Moreover, we should remember that God manifests His loving attributes not only in the world of nature, and not only in the physical person of Jesus Christ, but also in the mystical personality of His Church: in the saints and martyrs, priests and religious, the laity of all classes and in every nation. Nor does the revelation stop here. It may be recognized by those with eyes to see in every circumstance of their lives, and in every blessing they receive, not excluding the painful and including what those who are blind to reality call "chance."

Detachment from creatures and avoidance of sin are interrelated and obviously needed for vital development in divine love. In proportion as a man is detached from creatures, he will become attached to God. And the only obstacle to growth in charity is inordinate self-love.

While seldom mentioned in literature on the Sacred Heart, the practice of frequent confession as a means of becoming detached and avoiding sin should be called to mind. Certainly frequent Communion is more directly productive of divine love than the Sacrament of Penance. Yet the latter is a most effective agent for cleansing the soul of those very stains which prevent Holy Communion from producing its full sacramental result.

More than perhaps anything else, the work of becoming spiritually indifferent to creatures and avoiding sin costs most in human effort. Faith tells us that before God what alone matters is the effort we expend and the good will we show, under divine guidance, in the pursuit of Christian perfection. It may seem like a paradox but is eminently true that self-conquest belongs to the essence of devotion to the Sacred Heart, much as the foundation belongs to a building or the roots to a mighty tree. Without detachment from creatures, I should scarcely love the Creator and never for Himself alone; and the more carefully I try to avoid sin, the more nearly I reach the Heart of God.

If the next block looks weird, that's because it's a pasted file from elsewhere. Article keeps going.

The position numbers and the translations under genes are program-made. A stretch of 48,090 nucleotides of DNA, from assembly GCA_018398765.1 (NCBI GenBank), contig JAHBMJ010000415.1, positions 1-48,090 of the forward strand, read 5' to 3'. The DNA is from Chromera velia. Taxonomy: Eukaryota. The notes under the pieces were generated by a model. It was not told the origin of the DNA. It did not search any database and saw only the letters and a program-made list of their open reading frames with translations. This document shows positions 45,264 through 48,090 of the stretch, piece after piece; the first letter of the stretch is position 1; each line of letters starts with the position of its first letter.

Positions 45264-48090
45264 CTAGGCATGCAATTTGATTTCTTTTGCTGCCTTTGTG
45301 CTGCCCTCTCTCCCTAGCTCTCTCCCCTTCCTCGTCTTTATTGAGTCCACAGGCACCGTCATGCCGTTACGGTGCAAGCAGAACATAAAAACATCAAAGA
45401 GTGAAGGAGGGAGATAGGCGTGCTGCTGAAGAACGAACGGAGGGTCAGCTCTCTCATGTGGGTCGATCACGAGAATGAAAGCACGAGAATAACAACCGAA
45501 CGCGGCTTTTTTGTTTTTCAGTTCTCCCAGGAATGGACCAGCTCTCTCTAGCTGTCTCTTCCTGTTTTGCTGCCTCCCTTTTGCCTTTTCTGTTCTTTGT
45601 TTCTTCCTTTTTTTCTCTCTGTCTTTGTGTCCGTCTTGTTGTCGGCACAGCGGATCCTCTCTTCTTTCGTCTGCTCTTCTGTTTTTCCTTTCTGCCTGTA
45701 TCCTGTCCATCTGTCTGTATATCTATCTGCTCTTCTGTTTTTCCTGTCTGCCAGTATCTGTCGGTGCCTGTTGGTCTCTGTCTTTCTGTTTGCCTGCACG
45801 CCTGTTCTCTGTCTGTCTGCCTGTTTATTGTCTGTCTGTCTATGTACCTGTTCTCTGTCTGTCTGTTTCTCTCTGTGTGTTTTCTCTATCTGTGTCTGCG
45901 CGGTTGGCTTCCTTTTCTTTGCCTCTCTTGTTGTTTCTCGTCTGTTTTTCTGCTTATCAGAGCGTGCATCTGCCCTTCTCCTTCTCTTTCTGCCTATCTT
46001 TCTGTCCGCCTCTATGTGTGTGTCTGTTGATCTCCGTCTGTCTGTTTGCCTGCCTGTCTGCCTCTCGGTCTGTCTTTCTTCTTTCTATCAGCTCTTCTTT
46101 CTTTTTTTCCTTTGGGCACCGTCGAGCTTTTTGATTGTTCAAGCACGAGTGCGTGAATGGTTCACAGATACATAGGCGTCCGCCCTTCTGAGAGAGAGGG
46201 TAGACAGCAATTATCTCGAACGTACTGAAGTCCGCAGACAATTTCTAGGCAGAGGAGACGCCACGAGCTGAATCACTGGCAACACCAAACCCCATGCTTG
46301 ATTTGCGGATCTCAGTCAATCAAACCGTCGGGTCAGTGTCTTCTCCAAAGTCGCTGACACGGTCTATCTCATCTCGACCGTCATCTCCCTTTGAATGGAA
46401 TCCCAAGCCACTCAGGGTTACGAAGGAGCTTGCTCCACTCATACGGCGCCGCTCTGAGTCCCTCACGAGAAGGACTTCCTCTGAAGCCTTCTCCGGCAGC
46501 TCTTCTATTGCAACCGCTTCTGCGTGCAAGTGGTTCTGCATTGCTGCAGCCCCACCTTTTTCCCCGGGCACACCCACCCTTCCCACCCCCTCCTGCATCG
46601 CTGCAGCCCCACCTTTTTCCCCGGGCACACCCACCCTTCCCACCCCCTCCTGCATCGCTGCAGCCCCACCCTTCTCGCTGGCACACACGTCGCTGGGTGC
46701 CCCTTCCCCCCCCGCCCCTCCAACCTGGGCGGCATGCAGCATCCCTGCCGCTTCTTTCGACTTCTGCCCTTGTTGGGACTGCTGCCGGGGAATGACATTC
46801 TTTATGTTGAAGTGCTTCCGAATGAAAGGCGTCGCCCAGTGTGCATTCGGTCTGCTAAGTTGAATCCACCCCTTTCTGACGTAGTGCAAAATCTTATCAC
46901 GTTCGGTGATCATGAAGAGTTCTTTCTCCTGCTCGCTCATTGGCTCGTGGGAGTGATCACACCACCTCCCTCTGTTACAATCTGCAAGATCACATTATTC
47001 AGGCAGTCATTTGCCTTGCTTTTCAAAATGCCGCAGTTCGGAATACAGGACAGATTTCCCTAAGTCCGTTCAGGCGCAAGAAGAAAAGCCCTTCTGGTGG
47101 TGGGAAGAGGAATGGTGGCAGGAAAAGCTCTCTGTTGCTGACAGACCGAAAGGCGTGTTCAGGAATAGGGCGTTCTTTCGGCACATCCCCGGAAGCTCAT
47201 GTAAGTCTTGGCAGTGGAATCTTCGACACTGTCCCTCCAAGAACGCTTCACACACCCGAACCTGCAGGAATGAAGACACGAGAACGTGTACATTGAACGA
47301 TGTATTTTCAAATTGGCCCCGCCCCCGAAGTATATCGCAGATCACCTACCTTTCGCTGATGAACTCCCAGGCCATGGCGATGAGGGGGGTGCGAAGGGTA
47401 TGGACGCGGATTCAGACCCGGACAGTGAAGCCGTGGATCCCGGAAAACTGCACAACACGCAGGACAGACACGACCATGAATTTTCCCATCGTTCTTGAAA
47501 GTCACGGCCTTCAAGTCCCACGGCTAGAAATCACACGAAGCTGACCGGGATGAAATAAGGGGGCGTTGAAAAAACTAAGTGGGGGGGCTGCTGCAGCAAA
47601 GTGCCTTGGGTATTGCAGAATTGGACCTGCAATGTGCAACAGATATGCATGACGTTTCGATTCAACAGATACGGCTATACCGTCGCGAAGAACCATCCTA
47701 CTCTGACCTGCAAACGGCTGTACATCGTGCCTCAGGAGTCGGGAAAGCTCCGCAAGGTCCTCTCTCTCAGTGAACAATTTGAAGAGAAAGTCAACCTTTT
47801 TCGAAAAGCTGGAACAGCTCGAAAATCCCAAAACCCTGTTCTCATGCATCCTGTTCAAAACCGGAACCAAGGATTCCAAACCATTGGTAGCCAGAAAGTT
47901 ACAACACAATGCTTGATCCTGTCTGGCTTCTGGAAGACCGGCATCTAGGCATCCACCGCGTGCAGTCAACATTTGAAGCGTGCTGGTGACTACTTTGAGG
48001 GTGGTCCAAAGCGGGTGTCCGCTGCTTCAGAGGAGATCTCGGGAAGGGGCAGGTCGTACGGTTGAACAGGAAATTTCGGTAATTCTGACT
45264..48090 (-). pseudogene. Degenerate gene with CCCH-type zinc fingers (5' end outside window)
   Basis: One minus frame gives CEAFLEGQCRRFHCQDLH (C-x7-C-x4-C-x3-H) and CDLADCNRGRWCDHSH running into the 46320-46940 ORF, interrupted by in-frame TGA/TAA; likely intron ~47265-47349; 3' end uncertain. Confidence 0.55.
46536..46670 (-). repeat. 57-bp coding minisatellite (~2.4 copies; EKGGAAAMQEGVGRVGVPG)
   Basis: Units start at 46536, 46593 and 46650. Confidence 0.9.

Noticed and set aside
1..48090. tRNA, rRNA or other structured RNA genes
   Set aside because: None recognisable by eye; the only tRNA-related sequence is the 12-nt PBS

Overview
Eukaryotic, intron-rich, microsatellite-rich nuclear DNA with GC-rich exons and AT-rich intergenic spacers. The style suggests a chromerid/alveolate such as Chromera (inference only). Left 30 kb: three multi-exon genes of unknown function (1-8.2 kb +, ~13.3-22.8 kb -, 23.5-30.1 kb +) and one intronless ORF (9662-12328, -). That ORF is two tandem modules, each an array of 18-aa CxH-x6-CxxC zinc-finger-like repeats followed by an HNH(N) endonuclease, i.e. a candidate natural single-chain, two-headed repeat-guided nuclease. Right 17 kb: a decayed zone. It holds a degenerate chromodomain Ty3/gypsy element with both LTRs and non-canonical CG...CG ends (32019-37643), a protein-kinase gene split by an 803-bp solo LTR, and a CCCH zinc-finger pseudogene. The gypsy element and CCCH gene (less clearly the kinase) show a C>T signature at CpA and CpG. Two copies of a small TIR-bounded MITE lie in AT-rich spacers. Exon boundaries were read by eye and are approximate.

Chapter X - References

  1. "An observer as dispassionate as Vincent de Paul has said in so many words that Jansenism was born of the desire to discredit the Jesuit Order, and historically the new heresy can best be understood if Jansenius is viewed as the antithesis of Ignatius of Loyola, as the contradiction of, and a reaction against, the Jesuits' teaching on grace, their ascetical and moral theology, their principles on the frequent reception of the Sacraments, and their strong attachment to Rome" (Pastor, The History of the Popes 29 [London, 1938] 152).

  2. Ibid., 151.

  3. Loc. cit.

  4. The five basic propositions taken from the Augustinus were first condemned by Innocent X (May 31, 1653), and subsequently twice by Alexander VII (Oct. 16, 1656 and Feb. 15, 1664). The final condemnation was under Clement XI (July 16, 1705).

  5. Bullarium Taurinense, XV, 720a sq.

  6. Benvenuto Matteucci, Scipione de' Ricci (Morcelliana, 1941) 138.

  7. Memorie di Scipione de' Ricci 1 (Firenze, 1865) 490.

  8. Pastor, op. cit., 39, 149.

  9. Mansi, Sacrorum Conciliorum Collectio, XXXVIII, 1261-1282.

  10. Pius XI, Miserentissimus Redemptor, I, 4.

  11. John XXIII, Journal of a Soul, New York, 1965, pp. 73-74.

  12. Pius XII, Haurietis Aquas, II, 63-70.

  13. Ibid., I, 10.

  14. St. Thomas, De Duobus Praeceptis Caritatis (Opuscula Omnia), Paris, IV, p. 420.

  15. St. John Eudes, The Sacred Heart of Jesus, New York, p. 126.

  16. St. Augustine Contra Sermonem Arianorum, 15 (MPL 42, 694).

  17. Job 22:13-14.

  18. St. Robert Bellarmine, "Sermo de Triplici Nativitate," Opera Omnia, IX, Paris, pp. 87-90.

  19. Haurietis Aquas, V, 192.

  20. Romans 3:23-24.

  21. Haurietis Aquas, III, 75.

  22. Pius XII, Mystici Corporis, I, 18.

  23. II Vatican Council Constitution on the Church, VII, 48.

  24. Haurietis Aquas, III, 71.

  25. Paul VI, Mysterium Fidei, V, 7.

  26. Leo XIII, Mirae Caritatis (Encyclicals of Leo XIII, New York, pp. 522 (?).

  27. Pius XI, Miserentissimus Redemptor, II, 11.

  28. St. Thomas, Summa Theological, III, 79, 7, 2.

  29. I John 3:9.

  30. Ephesians 4:24.

  31. John 14:23.

  32. Haurietis Aquas, IV, 121-122.

Conference transcription from a talk that Father Hardon gave to the
Institute on Religious Life

Institute on Religious Life, Inc.
P.O. Box 410007
Chicago, Illinois 60641

Copyright © 2004 Institute on Religious Life

search tips advanced search

What's New    Site Index

Home | Directory | Eucharist | Divine Training | Testimonials | Visit Chapel | Hardon Archives

Adorers Society | PEA Manual | Essentials of Faith | Dictionary | Thesaurus | Catalog | Newsletters

Real Presence Eucharistic Education and Adoration Association
718 Liberty Lane
Lombard, IL 60148
Phone: 815-254-4420
Contact Us

Copyright © 2000 by
All rights reserved worldwide.
No part of this publication may be reproduced, stored in a retrieval
system, or transmitted, in any form or by any means, electronic,
mechanical, photocopying, recording or otherwise, without the prior
written permission of